Exceptionally rare 16-page autograph letter signed by and entirely in the hand of Founding Father John Adams defending the ultimate necessity of American sovereignty and its precedence over international alliances. Sixteen pages, entirely in the hand of John Adams and written on both the recto and verso of each page, the letter is dated January 9, 1809 and addressed to Speaker of the House of Representatives, Joseph Bradley Varnum. Although France and America shared a strong alliance which proved crucial to winning the Revolutionary War, at the onset of the French Revolution in 1789, Washington's fear that American involvement would weaken the new nation before it had firmly established itself created tensions and a new war between England and France broke out in 1793. The British Navy soon began targeting French vessels and trading interests across the Atlantic, and although many Federalists thought that America should aid its ally, Washington proclaimed that the United States would be “friendly and impartial toward the belligerent parties.” The Neutrality Proclamation was ignored by Britain and angered France, which then allowed its navy and privateers to prey on American trade. To protect American sailors and merchants without provoking Britain, in March 1794, Congress passed a 30-day embargo, which it then extended. Britain, the strongest sea power, began to seize American ships suspected of trading with France, and stepped up its practice of impressment. From 1806-1807, the British navy, in desperate need of men to oppose Napoleon, forced roughly 5,000 American sailors into service on the pretense that they were deserters. In 1807, King George III proclaimed his right to call any British subjects into war service and claimed that Britain had full discretion to determine who was a British citizen. The crisis reached one peak for America in June of 1807 when the HMS Leopard attacked the USS Chesapeake off the coast of Virginia. Three American sailors were killed, eighteen were wounded, and the Chesapeake surrendered after firing only one shot. The Leopard seized four American seaman, claimed as deserters from the British navy, and hanged one of them. Jefferson and Madison, his Secretary of State, responded with the Embargo of 1807, a ban on all American vessels sailing for foreign ports. Meanwhile, Russia allied with Napoleon and pressed Denmark to turn over her fleet. In September 1807, Britain preemptively bombarded Copenhagen and seized the Danish-Norwegian fleet. While Jefferson’s Republicans still generally favored France, a schism grew in the Federalist party. Men like Timothy Pickering downplayed impressments while focusing on trade and access to British manufacturing. On October 16, 1807, King George III aggravated already high tensions with American following the British attack of the USS Chesapeake off the coast of Virginia by issuing a Royal Proclamation expanding the British right to impressment (the King’s right to call any British subjects into war service and determine their citizenship). News of the King’s Proclamation arrived in the United States in December 1807 and, lacking military options, President Jefferson proposed an embargo to ban all U.S. exports on American vessels in order to protect American sailors’ lives and liberties, despite its potential to cripple American trade. The Embargo Act was signed on December 22, 1807, causing immediate economic devastation. In protesting the Embargo, rather than wrestling with the difficulty of defending American sovereignty, some opponents chose to declare the legality of impressments as defined by King George’s Royal Proclamation. John Adams’ former Secretary of State, Timothy Pickering, took a leading role in fighting the embargo, arguing that Jefferson was using it to draw America closer to Napoleon’s France. Given the devastating economic effects of the embargo, Pickering’s message found a wide audience. Adams, on the other hand, recognized the dire threat the King’s Proclamation posed in denying America the right to determine its own rules for citizenship and in December, took his arguments to Speaker of the House Joseph Varnum. As he stated in the present letter, “He [Pickering] thinks that as every Nation has a Right to the Service of its Subjects, in time of War, the Proclamation of the King of Great Britain, commanding his Naval Officers to practice Such Impressments, on board, not the Vessells of his own Subjects, but of the United States, a foreign Nation could not furnish the Slightest ground for an Embargo! … But I Say with Confidence that it furnished a Sufficient ground for a Declaration of War. Not the Murder of Pierce nor all the Murders on board the Chesapeake, nor all the other Injuries and Insults We have received from foreign Nations, atrocious as they have been, can be of such dangerous, lasting, and pernicious Consequence to this Country, as this Proclamation, if We have Servility enough to Submit to it.” Adams suggested repealing and replacing the Embargo Act with one that allowed international trade with all but the belligerents, while building up the navy. Varnum asked to publish it. Before assenting, Adams completely reworked his argument, mustering all the reason and rhetoric at his disposal into a stirring defense of sovereignty and citizenship, resulting in the present letter. On March 1, 1809, Congress repealed the Embargo Act, following Adams’ suggestion to replace it with the Non-Intercourse Act which allowed trade with all nations except Britain and France. In fine condition. A remarkable piece of early American history illustrating the second President of the United States’ impassioned devotion to the pursuit of American liberty. The longest letter signed and entirely in the hand of John Adams obtainable.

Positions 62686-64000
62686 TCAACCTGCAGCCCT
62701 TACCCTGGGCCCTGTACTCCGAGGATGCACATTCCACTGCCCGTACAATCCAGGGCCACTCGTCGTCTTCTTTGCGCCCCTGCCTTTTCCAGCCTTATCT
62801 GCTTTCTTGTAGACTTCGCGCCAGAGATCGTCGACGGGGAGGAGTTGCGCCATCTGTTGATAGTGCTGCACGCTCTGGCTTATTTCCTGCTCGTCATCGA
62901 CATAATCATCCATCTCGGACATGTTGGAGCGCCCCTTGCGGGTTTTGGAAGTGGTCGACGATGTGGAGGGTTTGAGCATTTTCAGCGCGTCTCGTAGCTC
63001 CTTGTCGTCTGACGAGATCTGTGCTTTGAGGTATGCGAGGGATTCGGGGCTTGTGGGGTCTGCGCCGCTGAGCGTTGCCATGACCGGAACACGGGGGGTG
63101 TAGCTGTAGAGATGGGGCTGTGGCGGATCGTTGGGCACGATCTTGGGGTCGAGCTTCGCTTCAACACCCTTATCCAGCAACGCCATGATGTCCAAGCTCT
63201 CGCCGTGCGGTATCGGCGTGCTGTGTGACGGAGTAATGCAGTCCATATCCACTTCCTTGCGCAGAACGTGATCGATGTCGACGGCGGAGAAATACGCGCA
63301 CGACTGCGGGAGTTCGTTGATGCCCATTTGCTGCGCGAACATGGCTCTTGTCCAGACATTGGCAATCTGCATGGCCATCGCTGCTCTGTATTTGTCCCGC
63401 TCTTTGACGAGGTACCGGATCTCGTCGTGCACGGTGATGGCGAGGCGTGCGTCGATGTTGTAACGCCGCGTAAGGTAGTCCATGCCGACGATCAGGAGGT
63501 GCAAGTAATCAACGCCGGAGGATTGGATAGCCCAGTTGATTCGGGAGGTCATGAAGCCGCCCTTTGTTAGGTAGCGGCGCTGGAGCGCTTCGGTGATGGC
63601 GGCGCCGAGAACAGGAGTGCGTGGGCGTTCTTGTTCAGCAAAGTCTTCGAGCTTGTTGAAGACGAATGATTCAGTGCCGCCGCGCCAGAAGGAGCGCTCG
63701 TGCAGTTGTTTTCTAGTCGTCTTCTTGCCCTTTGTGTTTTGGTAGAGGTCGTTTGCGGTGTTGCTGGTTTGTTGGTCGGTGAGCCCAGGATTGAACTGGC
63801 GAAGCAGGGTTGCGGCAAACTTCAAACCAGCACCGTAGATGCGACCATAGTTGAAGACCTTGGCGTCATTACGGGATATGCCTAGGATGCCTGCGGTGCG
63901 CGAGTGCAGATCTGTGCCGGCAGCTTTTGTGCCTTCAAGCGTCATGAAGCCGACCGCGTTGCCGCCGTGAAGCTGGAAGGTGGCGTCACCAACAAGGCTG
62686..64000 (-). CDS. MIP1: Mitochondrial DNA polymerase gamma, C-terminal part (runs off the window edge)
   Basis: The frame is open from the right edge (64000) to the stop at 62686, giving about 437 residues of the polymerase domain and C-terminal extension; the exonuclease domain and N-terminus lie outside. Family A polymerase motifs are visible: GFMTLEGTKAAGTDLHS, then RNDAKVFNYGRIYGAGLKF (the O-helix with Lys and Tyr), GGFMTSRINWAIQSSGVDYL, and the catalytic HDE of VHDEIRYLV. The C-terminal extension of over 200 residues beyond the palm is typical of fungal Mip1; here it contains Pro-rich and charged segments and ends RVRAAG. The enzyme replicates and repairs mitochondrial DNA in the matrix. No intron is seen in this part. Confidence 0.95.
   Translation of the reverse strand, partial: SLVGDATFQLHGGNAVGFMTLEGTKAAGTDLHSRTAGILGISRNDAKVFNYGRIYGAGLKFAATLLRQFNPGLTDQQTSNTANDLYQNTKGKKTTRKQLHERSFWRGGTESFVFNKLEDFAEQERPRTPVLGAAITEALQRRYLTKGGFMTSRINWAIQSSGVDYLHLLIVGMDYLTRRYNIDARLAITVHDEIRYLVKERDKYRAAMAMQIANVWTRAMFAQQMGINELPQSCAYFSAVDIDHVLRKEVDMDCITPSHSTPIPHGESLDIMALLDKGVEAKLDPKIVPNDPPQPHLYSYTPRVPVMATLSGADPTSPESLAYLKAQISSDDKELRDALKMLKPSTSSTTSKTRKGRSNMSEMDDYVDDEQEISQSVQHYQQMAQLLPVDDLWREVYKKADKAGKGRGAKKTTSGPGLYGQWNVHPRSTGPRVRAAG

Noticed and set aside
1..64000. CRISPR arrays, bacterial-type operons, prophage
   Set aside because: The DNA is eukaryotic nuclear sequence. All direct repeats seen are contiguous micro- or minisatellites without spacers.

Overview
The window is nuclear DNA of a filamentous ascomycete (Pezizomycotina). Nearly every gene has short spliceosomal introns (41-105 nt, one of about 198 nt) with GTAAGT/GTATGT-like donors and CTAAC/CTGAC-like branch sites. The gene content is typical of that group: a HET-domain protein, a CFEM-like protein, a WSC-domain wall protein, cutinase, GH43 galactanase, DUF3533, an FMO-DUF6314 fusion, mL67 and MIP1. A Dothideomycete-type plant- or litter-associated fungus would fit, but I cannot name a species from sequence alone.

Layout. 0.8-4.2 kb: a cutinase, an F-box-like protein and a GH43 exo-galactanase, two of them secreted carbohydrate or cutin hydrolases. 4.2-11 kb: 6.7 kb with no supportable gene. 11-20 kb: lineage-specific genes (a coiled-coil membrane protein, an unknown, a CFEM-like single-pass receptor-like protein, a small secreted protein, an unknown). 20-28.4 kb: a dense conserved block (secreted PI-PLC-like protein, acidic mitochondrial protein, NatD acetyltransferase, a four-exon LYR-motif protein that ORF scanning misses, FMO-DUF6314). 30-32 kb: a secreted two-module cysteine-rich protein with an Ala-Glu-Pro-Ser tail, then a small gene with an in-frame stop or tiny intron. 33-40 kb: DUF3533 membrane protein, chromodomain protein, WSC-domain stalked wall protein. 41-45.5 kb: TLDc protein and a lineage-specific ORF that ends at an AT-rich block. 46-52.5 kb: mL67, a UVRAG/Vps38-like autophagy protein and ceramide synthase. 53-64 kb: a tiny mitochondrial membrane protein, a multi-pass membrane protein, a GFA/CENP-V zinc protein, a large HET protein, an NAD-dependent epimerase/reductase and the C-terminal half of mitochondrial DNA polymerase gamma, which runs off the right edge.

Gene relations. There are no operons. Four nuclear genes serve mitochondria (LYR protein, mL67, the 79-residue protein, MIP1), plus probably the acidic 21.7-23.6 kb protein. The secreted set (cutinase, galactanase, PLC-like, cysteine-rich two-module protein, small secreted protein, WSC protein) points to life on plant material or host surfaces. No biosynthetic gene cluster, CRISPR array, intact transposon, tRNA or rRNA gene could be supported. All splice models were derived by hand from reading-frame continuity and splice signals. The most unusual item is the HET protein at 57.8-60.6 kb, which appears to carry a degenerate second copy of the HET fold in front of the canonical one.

Price: $125,000.00 Item Number: 121560
First Edition of Jeffrey Sonnenfeld and Andrew Ward's Firing Back; lengthily inscribed by Jeffrey Sonnenfeld
Boston: Harvard Business School Press, 2007.
First edition of Sonnenfeld and Ward’s collection of professional comeback stories. Octavo, original cloth. Presentation copy, inscribed by Sonnenfeld on the front free endpaper with a full-page inscription, “7/24/08 To David a brilliant inspiring, candid leader and wise experienced consultant – Best wishes – Jeff Sonnendfeld.” Fine in a fine dust jacket. Jacket design by Mike Fender.
Price: $350.00 Item Number: 121090
"Only history will bear witness to the importance of the events that took place during this period": First edition of The First Lunar Landing As Told By The Astronauts; signed by Neil Armstrong
Washington, D.C: U.S. Government Printing Office, 1970.
First edition of this commemorative book published in celebration of the twenty year anniversary of the historic Apollo 11 lunar mission. Octavo, original illustrated wrappers, illustrated. Signed by Neil Armstrong on the front panel. In fine condition.
Price: $3,000.00 Item Number: 121089
Chicago: University of Chicago Press, 1953.
First edition of the Nobel Prize-winning economist’s classic work. Octavo, original cloth. Fine in a near fine dust jacket with a small chip to the crown of the spine. A very sharp example.
Price: $975.00 Item Number: 121324